§ 18 Mr. Petherick
asked the Secretary of State for the Home Department (1) what arrangements each of the Metropolitan Police Courts has made for separating the hearing and determination of domestic proceedings from other business, as provided by Section 2 (1) of the Summary Procedure (Domestic Proceedings) Act, 1937;
498 (2) in which of the Metropolitan Police Courts separate afternoons are set aside for domestic proceedings;
(3) which of the Metropolitan Police Courts act on the principle laid down in paragraph 16 of the Report of the Departmental Committee on Social Services in Courts of Summary Jurisdiction (Cmd. 5122, of 1936), that there should be in every case a right of direct access to the court, and it should be for the court to decide on the facts of each case whether conciliation should be attempted before the legal issues are tried?
§ The Secretary of State for the Home Department (Sir Samuel Hoare)
I am informed by the Chief Magistrate that at only two Metropolitan Police Courts has it been found possible to set aside a whole afternoon each week for the hearing of domestic proceedings, but at every court arrangements have been made for fulfilling the requirements of the Summary Procedure (Domestic Proceedings) Act, 1937. In three courts these cases are heard in a different room from that in which the ordinary business is transacted, and at every Metropolitan Police Court domestic proceedings are heard apart from other cases, either before or after the other business of the court. I am also informed that at all the Metropolitan Police Courts applicants are given direct access to the magistrates, and at nearly all of them it is the magistrate who decides whether or not to suggest conciliation before there is any hearing of the case. At one police court the magistrates leave it to the probation officer to use his discretion in the matter of attempting conciliation before the legal issues are tried.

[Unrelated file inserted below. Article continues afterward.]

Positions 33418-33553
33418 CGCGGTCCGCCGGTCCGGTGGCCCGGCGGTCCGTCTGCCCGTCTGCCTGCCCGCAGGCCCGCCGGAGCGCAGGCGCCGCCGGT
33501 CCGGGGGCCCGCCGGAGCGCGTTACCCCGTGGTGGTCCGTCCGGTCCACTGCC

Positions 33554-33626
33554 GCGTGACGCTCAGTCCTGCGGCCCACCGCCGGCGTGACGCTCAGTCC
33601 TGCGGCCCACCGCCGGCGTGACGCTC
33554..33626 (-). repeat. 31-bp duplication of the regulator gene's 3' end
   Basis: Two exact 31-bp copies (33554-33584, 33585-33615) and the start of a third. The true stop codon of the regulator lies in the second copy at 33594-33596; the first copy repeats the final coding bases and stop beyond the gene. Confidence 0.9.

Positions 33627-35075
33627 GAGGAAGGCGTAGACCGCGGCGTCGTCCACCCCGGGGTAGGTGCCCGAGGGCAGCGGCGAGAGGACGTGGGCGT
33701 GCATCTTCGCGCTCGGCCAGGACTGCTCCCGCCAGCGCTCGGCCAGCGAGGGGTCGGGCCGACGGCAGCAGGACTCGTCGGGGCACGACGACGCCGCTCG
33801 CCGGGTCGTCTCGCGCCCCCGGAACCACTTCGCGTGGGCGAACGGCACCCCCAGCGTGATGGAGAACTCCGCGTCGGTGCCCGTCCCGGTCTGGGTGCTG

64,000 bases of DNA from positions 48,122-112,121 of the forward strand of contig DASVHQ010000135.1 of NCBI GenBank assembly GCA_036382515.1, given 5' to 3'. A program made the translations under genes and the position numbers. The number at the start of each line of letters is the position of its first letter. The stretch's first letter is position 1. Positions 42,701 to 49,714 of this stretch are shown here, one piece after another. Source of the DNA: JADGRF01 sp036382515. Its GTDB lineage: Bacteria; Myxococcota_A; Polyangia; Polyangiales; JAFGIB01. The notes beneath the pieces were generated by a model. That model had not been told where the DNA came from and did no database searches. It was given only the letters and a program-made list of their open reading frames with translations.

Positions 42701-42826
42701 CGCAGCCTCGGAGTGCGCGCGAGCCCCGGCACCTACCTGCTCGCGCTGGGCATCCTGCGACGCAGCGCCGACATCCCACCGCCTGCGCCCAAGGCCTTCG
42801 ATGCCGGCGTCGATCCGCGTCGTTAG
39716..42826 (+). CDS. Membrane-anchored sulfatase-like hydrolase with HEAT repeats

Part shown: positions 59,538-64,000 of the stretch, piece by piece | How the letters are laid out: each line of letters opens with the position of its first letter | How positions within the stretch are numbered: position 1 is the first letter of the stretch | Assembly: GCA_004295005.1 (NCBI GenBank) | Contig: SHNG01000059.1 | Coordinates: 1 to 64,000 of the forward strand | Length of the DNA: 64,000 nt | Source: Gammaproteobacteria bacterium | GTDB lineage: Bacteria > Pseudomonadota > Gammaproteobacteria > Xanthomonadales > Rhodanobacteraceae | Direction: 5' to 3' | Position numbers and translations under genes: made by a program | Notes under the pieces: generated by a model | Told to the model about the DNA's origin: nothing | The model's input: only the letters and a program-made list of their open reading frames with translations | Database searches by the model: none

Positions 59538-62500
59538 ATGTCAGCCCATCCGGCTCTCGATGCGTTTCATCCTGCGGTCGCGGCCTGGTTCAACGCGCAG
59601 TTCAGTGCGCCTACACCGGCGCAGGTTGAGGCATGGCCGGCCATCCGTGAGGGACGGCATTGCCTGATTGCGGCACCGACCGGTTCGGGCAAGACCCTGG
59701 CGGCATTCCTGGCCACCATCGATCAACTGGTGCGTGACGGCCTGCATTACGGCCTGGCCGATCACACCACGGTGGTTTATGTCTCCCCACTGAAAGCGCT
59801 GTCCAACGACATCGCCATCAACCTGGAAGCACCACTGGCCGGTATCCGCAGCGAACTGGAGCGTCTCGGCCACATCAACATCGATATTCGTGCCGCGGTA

§ Mr. Petherick
Is my right hon. Friend satisfied that the Metropolitan police magistrates are fully aware of and are carrying out their obligations in this respect?
§ Sir S. Hoare
Yes, Sir, I think they certainly are, on the whole. If my hon. Friend has any information which he would like to send to me, I will convey it to the Chief Magistrate.